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AI & Machine Learning for Cloud Security

Next-Generation Detection Analytics


By:  Jonathan Presto

Date:  January 20, 2018


A lot has changed and developed over the last decade in cloud computing platforms.  Cloud service providers are providing their customers with flexibility to customize the security of their environment.  Services like serverless computing, docker images and containers, high-level API’s for real-time streaming, or toolkits for secure coding of IoT applications are modern cloud capabilities without having the need to necessarily know everything “under the hood”.  The levels of abstraction have gone higher and computational speeds have scaled up and gone much faster.  The challenge today lies with pace of adoption by large enterprises, largely due to the role of DevOps in ensuring secured and compliant infrastructures, maintaining existing operational workflows, training, and other various economical reasons unique to the complexity of the enterprise.  Smaller companies or start-ups, on the other hand, do not usually have many complex layers of IT infrastructure, making them the forefront of early adopters for cloud computing platforms.  This growth has been the driver for the maturity of cloud security solutions in the market.


Best practices in next-generation security are now coming from the cloud.  Security professionals should not think of security as an after thought.  Instead, they should design security solutions with tools and controls right from the beginning; as the old saying goes “security should be baked in, not sprinkled on top.”  Cloud services have integrated security controls and policies such as the ability to configure Identity Access Management, deploy advanced encryption features, use multi-factor authentication, stream encrypted data, and provide proactive tooling and automation.  Automation is a key component in next-generation security because humans cannot keep up with the increasing number of vulnerabilities. Older systems also lack the ability to proactively detect new threats.  Artificial Intelligence and Machine Learning algorithms that integrate with cloud computing platforms enable new threat detection.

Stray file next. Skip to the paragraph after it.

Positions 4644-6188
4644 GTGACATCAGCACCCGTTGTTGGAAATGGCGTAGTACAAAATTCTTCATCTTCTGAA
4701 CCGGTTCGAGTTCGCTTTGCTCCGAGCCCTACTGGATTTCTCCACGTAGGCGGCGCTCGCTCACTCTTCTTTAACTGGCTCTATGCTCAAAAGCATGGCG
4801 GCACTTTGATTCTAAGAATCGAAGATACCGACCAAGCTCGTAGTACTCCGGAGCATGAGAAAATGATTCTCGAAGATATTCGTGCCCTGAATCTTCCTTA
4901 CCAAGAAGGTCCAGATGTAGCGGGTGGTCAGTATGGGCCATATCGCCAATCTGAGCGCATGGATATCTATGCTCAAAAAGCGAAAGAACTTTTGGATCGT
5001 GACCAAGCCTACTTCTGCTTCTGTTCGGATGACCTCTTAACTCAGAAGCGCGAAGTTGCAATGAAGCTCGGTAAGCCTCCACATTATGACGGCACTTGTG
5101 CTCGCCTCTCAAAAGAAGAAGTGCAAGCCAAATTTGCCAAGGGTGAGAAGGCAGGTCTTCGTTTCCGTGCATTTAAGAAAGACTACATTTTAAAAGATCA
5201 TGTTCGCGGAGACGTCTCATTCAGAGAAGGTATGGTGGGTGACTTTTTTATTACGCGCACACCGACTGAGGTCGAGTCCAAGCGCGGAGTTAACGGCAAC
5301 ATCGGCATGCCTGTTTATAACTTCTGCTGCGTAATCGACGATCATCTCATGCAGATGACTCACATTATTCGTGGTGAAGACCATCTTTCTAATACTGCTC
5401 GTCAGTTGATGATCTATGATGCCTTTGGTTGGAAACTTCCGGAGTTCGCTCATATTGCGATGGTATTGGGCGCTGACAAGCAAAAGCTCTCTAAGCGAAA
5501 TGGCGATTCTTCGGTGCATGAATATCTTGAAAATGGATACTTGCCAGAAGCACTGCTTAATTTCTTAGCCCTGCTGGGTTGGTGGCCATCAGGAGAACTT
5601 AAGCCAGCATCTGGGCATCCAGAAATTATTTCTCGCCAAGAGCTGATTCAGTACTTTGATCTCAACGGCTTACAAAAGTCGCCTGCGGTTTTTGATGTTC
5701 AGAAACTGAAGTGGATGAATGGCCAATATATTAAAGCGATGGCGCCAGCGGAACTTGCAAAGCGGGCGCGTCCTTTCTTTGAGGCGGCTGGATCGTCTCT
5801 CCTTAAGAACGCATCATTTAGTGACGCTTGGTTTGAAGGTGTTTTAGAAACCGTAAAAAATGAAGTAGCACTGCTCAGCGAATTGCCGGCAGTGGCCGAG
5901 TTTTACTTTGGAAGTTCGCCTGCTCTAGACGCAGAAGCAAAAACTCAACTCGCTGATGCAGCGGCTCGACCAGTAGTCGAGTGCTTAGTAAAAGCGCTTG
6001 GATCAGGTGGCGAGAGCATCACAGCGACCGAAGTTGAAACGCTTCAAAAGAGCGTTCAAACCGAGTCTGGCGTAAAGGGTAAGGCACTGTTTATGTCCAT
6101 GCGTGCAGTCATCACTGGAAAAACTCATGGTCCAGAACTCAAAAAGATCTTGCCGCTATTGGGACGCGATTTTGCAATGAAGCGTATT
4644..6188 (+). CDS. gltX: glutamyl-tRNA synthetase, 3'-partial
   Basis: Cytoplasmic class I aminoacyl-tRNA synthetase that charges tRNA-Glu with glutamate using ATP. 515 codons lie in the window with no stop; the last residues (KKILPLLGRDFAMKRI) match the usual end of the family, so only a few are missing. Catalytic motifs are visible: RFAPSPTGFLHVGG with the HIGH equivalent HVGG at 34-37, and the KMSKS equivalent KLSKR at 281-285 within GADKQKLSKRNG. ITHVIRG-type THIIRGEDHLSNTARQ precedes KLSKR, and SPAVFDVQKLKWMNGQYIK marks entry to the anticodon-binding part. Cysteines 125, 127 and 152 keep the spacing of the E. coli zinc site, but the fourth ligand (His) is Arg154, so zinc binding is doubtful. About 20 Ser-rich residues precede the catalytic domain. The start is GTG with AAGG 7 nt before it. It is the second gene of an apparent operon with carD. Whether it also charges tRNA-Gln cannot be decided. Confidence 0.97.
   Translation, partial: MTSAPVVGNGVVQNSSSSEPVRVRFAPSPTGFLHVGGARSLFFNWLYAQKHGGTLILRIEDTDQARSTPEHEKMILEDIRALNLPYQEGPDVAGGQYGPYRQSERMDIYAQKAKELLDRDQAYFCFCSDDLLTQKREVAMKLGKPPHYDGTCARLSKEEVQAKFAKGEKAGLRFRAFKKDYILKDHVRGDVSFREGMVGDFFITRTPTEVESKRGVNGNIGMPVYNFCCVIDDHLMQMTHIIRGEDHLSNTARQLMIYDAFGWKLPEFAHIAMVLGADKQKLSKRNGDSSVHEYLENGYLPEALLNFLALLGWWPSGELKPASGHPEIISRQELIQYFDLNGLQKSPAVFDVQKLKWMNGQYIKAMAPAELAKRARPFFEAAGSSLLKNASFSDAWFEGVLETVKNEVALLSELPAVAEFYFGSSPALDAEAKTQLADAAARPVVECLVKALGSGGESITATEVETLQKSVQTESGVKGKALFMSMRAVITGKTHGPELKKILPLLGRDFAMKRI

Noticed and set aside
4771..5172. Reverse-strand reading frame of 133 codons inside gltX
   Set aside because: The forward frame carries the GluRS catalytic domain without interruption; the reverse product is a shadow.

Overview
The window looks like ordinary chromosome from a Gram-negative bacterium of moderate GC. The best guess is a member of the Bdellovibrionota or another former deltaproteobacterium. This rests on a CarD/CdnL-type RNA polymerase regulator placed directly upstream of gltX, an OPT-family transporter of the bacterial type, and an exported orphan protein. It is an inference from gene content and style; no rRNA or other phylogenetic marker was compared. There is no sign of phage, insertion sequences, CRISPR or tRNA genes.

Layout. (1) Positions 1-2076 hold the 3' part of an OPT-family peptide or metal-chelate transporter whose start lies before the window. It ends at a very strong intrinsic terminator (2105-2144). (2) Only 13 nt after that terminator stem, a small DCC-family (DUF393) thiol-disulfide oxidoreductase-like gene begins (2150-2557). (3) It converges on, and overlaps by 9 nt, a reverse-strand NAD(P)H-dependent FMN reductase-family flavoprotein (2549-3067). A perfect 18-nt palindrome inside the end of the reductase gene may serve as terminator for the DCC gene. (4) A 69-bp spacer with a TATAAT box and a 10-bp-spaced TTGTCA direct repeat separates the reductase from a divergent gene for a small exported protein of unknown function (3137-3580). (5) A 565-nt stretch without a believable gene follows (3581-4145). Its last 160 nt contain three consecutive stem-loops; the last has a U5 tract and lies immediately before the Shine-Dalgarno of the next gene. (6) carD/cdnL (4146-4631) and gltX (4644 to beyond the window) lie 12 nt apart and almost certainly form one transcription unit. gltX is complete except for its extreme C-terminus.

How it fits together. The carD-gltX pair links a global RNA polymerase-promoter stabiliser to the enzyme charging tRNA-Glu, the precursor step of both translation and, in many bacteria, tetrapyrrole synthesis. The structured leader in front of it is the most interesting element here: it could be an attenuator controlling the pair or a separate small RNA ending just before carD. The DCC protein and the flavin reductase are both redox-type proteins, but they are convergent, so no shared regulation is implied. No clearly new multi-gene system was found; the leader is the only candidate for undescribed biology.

Currently available security tools are pretty good at detecting known attack patterns. If an attack matches a signature, talks to a known bad place, uses unencrypted protocols, or happens within the infrastructure that you closely monitor, you can reliably detect it as it occurs.  What businesses struggle with is having the capability of detecting unknown attack types, new malicious behaviors and insider threats.  Security professionals also struggle with attackers hiding within a bell curve. In the past, many attacks occurred at 3pm on a Friday just before a three-day weekend. This allowed plenty of time to break in, ransack the place, clean up, and install a back door for persistent access. Today, things have changed and we now often see attacks on Wednesdays at 10am, because our adversaries understand that we are sensitive to volume, and that is the hour of peak network traffic (e.g. caused by high online customer activity) based on well-understood behavior. Our adversaries know how to hide in our normal bell curve of network activity.           


When envisioning the future of detection analytics, imagine the current enterprise security landscape as a river delta. The delta consists of streams, rivers, and an ocean.  Endpoints produce small streams of operational data. This data then flows downstream, where it gets aggregated into rivers of enterprise log and security data. The rivers include business operations context, IT operations logs, and Information Security events. When you aggregate and monitor these using real-time correlation in a Security Information and Event Management system (SIEM), they anchor the Security Operations Center (SOC), which monitors real-time correlated security events to detect Indicators of Compromise (IOC).